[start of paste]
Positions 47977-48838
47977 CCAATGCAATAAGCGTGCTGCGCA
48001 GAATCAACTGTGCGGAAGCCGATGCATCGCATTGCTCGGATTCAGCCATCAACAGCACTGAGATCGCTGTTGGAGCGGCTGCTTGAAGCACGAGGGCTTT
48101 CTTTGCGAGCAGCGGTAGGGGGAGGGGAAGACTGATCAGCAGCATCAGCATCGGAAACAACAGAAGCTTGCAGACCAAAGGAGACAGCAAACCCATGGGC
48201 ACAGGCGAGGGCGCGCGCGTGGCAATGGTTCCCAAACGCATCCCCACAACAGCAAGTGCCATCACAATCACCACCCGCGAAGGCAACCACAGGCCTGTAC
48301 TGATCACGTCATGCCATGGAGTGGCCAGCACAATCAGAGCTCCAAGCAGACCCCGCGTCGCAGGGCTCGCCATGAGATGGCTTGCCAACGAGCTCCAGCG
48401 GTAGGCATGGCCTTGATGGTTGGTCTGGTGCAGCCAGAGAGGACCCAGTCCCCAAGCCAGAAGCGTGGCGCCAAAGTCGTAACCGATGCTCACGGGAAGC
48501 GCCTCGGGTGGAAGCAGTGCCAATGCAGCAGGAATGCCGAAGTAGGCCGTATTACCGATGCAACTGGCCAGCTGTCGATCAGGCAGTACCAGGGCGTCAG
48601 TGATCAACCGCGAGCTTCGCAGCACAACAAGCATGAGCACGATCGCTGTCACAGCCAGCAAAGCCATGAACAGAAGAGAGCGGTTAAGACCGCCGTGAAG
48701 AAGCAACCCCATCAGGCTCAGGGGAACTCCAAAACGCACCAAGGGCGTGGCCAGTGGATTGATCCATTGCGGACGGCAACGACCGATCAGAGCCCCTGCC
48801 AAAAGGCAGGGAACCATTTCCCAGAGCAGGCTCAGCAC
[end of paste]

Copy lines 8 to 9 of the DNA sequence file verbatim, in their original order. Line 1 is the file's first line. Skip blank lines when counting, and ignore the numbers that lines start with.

48501 GCCTCGGGTGGAAGCAGTGCCAATGCAGCAGGAATGCCGAAGTAGGCCGTATTACCGATGCAACTGGCCAGCTGTCGATCAGGCAGTACCAGGGCGTCAG
48601 TGATCAACCGCGAGCTTCGCAGCACAACAAGCATGAGCACGATCGCTGTCACAGCCAGCAAAGCCATGAACAGAAGAGAGCGGTTAAGACCGCCGTGAAG